Nearly 100 female infants and babies living in harsh conditions for more than six months in Romanian orphanages, before British parents adopted them, demonstrated more childhood disorders during their early years and young adulthood when compared with their counterparts.
European doctors of medicine and the sciences wanted to learn what effects early-life experiences would have upon their 217-person study group as the children in the study grew and matured into young people. Their research focused on Romanian children British parents adopted in the early 1990s and followed them through age 25 years and compared these 98 children with their counterparts (67 female infants and babies who lived less than 6 months in deprived Romanian conditions) and a control group (52 British girl infants and babies who didn’t experience such early neglect).
Their study is the first, and derives its strength from having followed its defined groups for such a long period compared with other studies which have only examined early-childhood-development populations. The researchers chose Romanian orphans based on the societal upheaval following the ouster of that nation’s dictator, Nicolae Ceausescu, in December 1989.
The research findings were published in The Lancet Feb. 22, 2017, online edition.
The doctors examined three questions:
- Whether the 67 Romanian adoptees who lived fewer than six months in a deprived institutional setting would demonstrate later behavioral disorders after being welcomed into a loving, supportive British home;
- Whether the 98 Romanian adoptees who lived more than six months in a deprived institutional setting who were welcomed into a loving, supportive British home would show greater rates of behavioral disorders such as autism and attention-deficit, hyperactivity, social abnormality and cognitive problems than those adopted before that six-month window, and;
- Whether the aforementioned problems in the six-months-plus group would become more acute as they grew into young adulthood, among a few other factors.
The two groups’ characteristics were compared with the 52 British-adoptees control group to formulate the research findings. All necessary consent was obtained from both the parents and the children.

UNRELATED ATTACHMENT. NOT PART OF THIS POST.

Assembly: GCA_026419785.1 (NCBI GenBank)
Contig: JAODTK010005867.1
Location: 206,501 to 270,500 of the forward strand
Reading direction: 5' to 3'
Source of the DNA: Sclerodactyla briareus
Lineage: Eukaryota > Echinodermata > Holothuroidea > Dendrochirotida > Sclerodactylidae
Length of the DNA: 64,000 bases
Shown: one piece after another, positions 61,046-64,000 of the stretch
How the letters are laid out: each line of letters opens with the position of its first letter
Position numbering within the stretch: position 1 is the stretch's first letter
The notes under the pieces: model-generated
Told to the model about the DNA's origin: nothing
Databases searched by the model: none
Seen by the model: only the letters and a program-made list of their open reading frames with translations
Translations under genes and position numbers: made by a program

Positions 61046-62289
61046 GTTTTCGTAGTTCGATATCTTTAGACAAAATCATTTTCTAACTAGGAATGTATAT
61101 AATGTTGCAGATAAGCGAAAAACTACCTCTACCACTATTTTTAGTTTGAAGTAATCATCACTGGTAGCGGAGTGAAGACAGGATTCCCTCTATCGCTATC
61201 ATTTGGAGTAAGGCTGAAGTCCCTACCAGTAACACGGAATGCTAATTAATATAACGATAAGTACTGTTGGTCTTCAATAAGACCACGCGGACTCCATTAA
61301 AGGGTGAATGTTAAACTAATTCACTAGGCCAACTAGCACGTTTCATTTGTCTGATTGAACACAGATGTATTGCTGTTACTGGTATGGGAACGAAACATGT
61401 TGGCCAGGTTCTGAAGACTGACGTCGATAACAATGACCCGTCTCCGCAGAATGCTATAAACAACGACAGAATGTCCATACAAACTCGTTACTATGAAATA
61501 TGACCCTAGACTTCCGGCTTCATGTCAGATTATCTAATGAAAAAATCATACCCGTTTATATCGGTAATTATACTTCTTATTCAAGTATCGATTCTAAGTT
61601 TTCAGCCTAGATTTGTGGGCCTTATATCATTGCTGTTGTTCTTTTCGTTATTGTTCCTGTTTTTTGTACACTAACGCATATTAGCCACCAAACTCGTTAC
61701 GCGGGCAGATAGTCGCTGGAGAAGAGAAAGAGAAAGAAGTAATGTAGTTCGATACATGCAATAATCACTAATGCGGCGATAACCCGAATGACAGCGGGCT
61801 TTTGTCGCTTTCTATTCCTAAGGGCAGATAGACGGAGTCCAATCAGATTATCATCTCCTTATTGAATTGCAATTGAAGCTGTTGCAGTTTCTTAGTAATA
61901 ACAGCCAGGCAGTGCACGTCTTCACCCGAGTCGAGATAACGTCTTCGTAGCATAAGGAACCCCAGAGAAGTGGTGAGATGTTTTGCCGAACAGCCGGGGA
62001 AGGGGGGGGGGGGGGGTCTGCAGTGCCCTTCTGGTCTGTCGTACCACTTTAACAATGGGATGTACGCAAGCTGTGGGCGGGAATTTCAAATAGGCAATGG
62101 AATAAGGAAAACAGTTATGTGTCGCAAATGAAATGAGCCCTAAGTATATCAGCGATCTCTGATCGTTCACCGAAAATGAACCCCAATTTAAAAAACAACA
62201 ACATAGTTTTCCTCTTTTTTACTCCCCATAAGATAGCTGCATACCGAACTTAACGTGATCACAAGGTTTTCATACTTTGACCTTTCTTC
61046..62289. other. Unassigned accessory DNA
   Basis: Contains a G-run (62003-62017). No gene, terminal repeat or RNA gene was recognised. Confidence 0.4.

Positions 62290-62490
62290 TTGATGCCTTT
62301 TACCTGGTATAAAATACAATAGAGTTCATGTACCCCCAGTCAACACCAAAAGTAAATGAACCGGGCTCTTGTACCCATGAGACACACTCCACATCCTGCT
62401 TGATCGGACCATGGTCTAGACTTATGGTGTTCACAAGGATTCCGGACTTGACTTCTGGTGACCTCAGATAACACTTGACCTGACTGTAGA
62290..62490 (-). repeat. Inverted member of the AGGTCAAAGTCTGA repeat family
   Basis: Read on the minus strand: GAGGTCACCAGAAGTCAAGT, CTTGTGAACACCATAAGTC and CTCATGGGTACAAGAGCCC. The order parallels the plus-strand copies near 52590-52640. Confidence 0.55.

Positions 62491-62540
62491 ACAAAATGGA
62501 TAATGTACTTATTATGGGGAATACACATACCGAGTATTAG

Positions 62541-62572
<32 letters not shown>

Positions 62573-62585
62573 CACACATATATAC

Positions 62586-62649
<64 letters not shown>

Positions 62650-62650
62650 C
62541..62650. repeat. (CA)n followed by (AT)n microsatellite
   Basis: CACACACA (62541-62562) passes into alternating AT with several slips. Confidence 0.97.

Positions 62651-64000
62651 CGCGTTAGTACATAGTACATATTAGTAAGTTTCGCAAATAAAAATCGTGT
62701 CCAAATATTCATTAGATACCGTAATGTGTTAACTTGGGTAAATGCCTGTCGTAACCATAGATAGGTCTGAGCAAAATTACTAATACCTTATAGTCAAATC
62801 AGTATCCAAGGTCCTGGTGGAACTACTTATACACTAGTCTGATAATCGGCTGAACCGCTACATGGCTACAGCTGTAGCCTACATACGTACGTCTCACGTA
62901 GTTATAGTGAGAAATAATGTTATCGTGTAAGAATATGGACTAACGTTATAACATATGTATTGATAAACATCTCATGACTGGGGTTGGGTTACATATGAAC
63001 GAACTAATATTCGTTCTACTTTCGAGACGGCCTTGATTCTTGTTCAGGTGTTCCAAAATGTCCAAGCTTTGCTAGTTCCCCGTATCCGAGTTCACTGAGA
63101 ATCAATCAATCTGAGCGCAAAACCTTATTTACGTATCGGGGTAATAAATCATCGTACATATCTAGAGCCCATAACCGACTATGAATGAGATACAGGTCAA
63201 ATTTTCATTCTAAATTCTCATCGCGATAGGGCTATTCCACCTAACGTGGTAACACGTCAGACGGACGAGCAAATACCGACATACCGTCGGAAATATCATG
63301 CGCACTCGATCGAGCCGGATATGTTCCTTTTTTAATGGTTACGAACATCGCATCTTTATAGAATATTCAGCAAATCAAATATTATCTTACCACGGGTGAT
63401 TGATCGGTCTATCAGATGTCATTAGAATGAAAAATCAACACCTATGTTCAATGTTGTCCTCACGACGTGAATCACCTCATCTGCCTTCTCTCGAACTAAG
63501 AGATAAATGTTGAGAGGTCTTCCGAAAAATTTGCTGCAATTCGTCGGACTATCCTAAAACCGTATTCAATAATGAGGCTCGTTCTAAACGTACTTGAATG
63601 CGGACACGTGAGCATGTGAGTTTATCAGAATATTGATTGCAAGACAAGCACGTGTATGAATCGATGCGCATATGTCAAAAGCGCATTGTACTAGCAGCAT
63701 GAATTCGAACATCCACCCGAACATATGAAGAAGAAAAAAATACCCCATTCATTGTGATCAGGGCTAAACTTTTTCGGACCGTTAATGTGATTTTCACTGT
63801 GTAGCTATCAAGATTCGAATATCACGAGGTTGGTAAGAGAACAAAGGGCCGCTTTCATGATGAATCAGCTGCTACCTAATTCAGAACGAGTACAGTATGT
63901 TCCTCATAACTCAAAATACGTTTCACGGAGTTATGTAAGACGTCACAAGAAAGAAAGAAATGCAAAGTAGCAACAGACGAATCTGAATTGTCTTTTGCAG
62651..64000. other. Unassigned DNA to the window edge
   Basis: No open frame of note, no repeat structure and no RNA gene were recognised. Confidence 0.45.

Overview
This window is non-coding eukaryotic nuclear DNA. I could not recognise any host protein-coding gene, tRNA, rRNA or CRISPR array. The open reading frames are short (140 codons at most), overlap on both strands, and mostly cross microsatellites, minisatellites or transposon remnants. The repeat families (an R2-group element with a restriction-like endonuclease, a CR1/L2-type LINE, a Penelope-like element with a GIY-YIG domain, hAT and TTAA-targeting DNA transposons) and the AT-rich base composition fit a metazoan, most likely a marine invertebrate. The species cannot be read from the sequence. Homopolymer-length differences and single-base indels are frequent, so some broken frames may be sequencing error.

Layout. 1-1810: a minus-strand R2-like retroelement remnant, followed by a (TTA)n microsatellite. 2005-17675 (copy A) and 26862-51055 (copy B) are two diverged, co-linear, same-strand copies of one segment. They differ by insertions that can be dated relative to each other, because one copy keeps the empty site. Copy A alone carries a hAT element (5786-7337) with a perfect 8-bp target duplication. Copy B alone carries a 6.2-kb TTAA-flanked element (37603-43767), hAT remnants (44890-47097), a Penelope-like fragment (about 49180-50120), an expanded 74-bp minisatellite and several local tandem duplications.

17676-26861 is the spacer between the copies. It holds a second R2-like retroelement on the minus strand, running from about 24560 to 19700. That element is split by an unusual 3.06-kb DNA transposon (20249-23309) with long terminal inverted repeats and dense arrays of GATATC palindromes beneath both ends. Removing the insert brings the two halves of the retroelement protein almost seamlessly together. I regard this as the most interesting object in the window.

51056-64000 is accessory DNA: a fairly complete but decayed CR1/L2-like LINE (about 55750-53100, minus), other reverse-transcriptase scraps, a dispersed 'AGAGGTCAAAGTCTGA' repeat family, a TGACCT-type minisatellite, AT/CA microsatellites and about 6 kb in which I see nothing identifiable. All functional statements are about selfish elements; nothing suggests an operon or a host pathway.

Measurements at ages 6, 11, 15 and at about an average of 23 ½ to24 ½ years demonstrated that the children who lived in deprived conditions during early formative years did show greater incidence of the study’s main focal points:
- Attention-deficit disorders and hyperactivity;
- Inappropriate social contacts; and
- Cognitive disorders, i.e. an IQ of less than 80.
The researchers quizzed those in their three study groups at the aforementioned ages and solicited answers from their parents utilizing a variety of age-appropriate questionnaires. In some instances, starting at age 11, the adoptees provided their respective, personal assessments, too.
In general, and at every age, the six-months-plus institutionalized group experienced higher rates of the above conditions studied, although the severity of the conditions generally lessened as the youngsters aged. The study authors noted that as the youngsters grew up, starting after 15 years old, the number of respondents among the adoptee and their respective parents’ populations dropped.
For example, in the six-months-plus group, just 73% of the original population responded to the questions when reaching their 20s. In the less-than-six-months group, that number fell even further – to 50%; and those in the control group reported at a 75% rate.
The researchers also looked at a range of what they called “emotional factors” among the three groups. As the trend was established in the six-months-plus group, those adoptees growing into young adulthood experienced more of what was called “late onset” problems. They and their parents reported incidents of various mental-health issues, with 22 in that group answering in the positive. Also, the most deprived group experienced greater rates of low academic achievement and unemployment, the study stated.
However, the silver lining amongst all the statistics showed that 15 individuals, or 21%, in the six-months-plus group reported no problems at any age, the study noted. This could be a study strength, indicating a resiliency factor even coming from difficult living conditions at a very early age.
A few limitations exist, however: The authors conceded that no prenatal information for anyone studied could be examined. Also, the lack of standardized questionnaires for consistent response measuring at any of the ages queried could have skewed results. In addition, the respondents’ drop-out rate between the teens and early 20s could have an impact. And lastly, authors stated they were unable to study what they called “sensitive developmental windows” due to the fact that adoptees’ duration and timing of deprivation had occurred.
Written By: Susan Mercer Hinrichs, MA, MBA, CPhT